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Universal Studios project likely to fall through

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By Yoon Ja-young

A plan to build a Universal Studios theme park in Hwaseong, Gyeonggi Province, is facing rough going as negotiations aren't proceeding smoothly within the consortium.

According to the Korea Water Resources Corporation (K-Water), the parties to the project are having difficulties reaching an agreement on some issues including how much of a stake each will have in the project.

"We previously announced that the deal would be signed by the end of June, but it is likely to be delayed until August," said a K-Water spokesman.

The statement follows a local media report that the project, which was one of President Park Geun-hye's election pledges, is about to fall through.

K-Water announced back in December that it selected the USK Consortium as the preferred bidder for the project.

The consortium is composed of Universal Studios Korea Property Holdings, Daewoo Engineering & Construction, Dohwa Engineering of Korea and the China State Construction Engineering Corporation. K-Water, Gyeonggi Province, Hwaseong and the Korea Development Bank (KDB) are also participating in the consortium.

K-Water had said that by the end of June they would sign an agreement to open the theme park, which is to be the fifth Universal Studios park, by 2020.

The 5 trillion won project includes a Universal Studios theme park, a golf resort, a water park, a shopping center and condominiums on a 4.2 square kilometer plot.

The project drew attention as it could attract an increasing number of foreign tourists because it is located about an hour from Seoul by car and is close to Incheon International Airport.

According to a media report, however, those participating in the consortium are concerned with uncertainties. Investors doubt the plan will build momentum as the Park Geun-hye administration is heading toward the end of its five-year term.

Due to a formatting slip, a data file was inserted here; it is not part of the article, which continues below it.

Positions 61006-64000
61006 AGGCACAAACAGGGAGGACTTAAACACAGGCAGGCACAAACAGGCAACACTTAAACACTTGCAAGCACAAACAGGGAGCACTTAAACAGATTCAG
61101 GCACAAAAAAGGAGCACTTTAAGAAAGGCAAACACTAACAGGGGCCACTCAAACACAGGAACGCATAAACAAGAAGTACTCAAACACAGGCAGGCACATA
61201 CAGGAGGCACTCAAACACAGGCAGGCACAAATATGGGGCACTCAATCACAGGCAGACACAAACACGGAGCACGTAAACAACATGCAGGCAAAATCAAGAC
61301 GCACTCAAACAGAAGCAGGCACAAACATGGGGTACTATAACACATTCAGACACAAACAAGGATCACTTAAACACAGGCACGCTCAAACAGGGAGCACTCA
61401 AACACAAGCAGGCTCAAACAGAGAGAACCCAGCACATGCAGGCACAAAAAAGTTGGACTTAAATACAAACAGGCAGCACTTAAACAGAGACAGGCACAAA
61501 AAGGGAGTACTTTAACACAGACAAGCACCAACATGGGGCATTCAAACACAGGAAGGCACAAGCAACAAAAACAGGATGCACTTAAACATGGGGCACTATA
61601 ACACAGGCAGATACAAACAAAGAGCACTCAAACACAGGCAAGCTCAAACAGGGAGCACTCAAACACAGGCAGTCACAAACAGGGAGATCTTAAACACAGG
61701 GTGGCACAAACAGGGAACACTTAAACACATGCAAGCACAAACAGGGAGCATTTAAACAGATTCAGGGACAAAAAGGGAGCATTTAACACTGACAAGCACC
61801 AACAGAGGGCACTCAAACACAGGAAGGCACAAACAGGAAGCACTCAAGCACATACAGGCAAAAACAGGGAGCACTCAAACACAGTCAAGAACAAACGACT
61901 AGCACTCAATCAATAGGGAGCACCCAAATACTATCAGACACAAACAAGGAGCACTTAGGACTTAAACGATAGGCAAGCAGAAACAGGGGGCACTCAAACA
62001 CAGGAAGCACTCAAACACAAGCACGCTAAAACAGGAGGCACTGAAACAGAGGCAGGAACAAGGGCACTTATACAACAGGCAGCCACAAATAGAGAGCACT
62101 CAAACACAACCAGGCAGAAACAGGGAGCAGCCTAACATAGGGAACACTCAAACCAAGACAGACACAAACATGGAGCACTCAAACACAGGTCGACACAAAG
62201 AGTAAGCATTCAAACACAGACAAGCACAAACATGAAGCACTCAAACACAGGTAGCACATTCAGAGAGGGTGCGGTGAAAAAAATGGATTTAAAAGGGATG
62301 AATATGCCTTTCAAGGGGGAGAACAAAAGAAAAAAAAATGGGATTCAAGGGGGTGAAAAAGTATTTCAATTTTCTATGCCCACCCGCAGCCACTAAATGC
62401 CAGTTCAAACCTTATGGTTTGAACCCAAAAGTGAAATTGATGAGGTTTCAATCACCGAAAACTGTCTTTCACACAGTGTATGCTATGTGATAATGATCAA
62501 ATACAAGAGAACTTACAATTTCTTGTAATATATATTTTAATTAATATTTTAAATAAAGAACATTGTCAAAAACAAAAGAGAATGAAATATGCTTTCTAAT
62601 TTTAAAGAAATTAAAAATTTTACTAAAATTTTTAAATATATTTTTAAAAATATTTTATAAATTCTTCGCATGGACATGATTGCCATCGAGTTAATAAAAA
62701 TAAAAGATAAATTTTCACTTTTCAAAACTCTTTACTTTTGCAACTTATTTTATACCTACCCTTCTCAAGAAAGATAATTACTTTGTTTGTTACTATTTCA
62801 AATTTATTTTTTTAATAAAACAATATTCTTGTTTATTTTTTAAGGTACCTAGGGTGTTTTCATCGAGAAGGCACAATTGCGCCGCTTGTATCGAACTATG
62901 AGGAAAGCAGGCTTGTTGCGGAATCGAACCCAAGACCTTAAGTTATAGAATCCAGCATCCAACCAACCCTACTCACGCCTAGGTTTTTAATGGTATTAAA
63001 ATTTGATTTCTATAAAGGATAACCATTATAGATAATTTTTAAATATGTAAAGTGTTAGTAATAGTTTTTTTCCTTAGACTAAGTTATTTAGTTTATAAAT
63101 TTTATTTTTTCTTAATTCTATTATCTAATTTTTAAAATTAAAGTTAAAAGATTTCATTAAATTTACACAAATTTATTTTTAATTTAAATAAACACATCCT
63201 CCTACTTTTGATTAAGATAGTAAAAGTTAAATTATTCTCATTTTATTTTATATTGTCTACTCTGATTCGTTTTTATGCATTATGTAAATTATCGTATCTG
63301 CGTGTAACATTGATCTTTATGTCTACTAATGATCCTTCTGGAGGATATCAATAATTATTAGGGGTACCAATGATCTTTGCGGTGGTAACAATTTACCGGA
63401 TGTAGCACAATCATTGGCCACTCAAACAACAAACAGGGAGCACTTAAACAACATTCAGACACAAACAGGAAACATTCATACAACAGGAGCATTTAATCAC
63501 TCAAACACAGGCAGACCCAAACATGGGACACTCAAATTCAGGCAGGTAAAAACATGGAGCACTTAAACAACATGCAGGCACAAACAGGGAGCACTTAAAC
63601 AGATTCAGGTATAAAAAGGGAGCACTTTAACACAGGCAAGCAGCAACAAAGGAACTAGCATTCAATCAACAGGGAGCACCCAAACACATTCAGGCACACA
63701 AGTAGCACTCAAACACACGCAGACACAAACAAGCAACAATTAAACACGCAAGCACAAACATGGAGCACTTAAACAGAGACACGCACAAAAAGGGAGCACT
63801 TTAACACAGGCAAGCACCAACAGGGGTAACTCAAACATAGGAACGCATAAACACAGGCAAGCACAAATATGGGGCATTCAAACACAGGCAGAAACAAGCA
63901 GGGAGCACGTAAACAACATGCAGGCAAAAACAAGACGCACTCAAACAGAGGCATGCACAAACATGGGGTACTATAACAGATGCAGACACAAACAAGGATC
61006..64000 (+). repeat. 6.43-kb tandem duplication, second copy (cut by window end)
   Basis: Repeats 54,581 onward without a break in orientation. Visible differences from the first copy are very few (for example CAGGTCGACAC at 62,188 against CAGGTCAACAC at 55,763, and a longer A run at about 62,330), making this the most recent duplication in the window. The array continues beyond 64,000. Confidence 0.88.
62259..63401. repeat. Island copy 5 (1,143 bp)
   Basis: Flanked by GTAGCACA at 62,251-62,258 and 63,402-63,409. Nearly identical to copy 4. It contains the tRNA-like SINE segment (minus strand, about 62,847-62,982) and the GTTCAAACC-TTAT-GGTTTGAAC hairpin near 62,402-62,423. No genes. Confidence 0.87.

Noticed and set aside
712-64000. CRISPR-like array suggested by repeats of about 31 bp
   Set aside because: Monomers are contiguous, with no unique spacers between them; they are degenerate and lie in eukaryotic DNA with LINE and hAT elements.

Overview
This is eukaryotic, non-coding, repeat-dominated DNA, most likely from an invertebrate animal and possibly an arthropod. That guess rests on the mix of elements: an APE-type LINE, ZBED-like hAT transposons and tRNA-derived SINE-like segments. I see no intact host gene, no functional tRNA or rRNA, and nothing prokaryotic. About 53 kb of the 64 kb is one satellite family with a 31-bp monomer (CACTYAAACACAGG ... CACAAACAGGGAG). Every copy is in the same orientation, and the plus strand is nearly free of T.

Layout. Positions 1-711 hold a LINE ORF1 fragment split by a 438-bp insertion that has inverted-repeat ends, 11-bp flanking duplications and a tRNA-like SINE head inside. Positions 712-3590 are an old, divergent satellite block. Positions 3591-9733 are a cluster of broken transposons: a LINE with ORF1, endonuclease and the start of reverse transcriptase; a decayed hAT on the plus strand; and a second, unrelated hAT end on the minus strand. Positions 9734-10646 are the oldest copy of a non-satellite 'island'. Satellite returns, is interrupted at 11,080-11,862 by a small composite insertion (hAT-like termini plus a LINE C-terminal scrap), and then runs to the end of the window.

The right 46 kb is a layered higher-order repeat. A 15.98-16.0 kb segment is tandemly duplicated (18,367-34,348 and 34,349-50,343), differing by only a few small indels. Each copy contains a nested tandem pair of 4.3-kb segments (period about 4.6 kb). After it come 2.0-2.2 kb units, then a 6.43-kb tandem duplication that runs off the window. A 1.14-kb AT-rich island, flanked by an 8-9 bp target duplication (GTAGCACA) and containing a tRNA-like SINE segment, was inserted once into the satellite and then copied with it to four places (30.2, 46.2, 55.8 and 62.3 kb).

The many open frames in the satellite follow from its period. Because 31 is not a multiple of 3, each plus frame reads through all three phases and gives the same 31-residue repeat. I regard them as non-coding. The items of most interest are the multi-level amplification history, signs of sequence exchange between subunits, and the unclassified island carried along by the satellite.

KDB is also facing restructuring pressure from shipbuilding and shipping companies, for which it is the main creditor, and is sitting on snowballing debt.

The K-Water spokesman said that members of the consortium are having problems reaching a consensus, but stressed that this doesn't mean the project will fall through.

"We expect that a detailed plan will be set in August. It will be announced after the appointment of our new CEO that month. If construction begins around the end of this year as planned, it will open in 2021."

K-Water's former CEO Choi Gye-woon suddenly quit in May, six months ahead of the end of his term. The sudden resignation prompted suspicion that he was pressured to quit so that the post could be taken by a governing Saenuri Party politician who lost in the April 13 general election.

Analysts say that this contrasts with other countries where governments are giving full support to attract global theme parks, such as Shanghai Disneyland and Tokyo Disneyland.

Economists estimate the opening of Disneyland in Shanghai will have a 35 billion yuan (6.2 trillion won) economic effect on China's tourism industry, raising Shanghai's regional GDP by 0.8 percent.

The Universal Studios project in Hwaseong was first led by Lotte Group, but it backed out in 2012 after failing to reach an agreement on the land price with K-Water. "Back then, Lotte had to buy land from K-Water due to regulations, which was too burdensome for Lotte amid the global financial crisis. With a revision of the law, K-Water is now providing the land as an investor," the K-Water spokesman said.

Experts point out that the government should note that theme parks are a major part of tourism infrastructure, instead of pressuring them with a myriad of regulatory hurdles.

Yoon Ja-young


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